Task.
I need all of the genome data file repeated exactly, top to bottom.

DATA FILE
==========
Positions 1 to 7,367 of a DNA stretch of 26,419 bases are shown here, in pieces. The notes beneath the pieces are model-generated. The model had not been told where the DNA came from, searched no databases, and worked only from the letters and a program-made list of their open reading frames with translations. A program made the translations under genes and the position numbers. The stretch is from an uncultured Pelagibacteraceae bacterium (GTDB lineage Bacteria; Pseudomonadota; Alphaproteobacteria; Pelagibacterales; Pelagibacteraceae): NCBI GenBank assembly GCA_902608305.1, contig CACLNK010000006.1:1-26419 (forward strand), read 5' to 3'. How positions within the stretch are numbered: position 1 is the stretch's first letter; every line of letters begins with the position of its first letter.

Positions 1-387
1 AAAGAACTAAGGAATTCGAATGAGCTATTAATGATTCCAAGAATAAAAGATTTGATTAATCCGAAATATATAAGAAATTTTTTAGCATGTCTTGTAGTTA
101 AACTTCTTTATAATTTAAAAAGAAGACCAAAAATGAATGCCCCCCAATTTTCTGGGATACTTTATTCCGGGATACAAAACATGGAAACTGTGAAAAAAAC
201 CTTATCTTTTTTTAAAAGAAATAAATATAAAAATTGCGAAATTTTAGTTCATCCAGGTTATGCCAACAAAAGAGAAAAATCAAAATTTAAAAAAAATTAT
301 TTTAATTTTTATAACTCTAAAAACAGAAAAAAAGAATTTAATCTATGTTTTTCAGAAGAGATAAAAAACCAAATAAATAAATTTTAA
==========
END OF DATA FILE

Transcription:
Positions 1 to 7,367 of a DNA stretch of 26,419 bases are shown here, in pieces. The notes beneath the pieces are model-generated. The model had not been told where the DNA came from, searched no databases, and worked only from the letters and a program-made list of their open reading frames with translations. A program made the translations under genes and the position numbers. The stretch is from an uncultured Pelagibacteraceae bacterium (GTDB lineage Bacteria; Pseudomonadota; Alphaproteobacteria; Pelagibacterales; Pelagibacteraceae): NCBI GenBank assembly GCA_902608305.1, contig CACLNK010000006.1:1-26419 (forward strand), read 5' to 3'. How positions within the stretch are numbered: position 1 is the stretch's first letter; every line of letters begins with the position of its first letter.

Positions 1-387
1 AAAGAACTAAGGAATTCGAATGAGCTATTAATGATTCCAAGAATAAAAGATTTGATTAATCCGAAATATATAAGAAATTTTTTAGCATGTCTTGTAGTTA
101 AACTTCTTTATAATTTAAAAAGAAGACCAAAAATGAATGCCCCCCAATTTTCTGGGATACTTTATTCCGGGATACAAAACATGGAAACTGTGAAAAAAAC
201 CTTATCTTTTTTTAAAAGAAATAAATATAAAAATTGCGAAATTTTAGTTCATCCAGGTTATGCCAACAAAAGAGAAAAATCAAAATTTAAAAAAAATTAT
301 TTTAATTTTTATAACTCTAAAAACAGAAAAAAAGAATTTAATCTATGTTTTTCAGAAGAGATAAAAAACCAAATAAATAAATTTTAA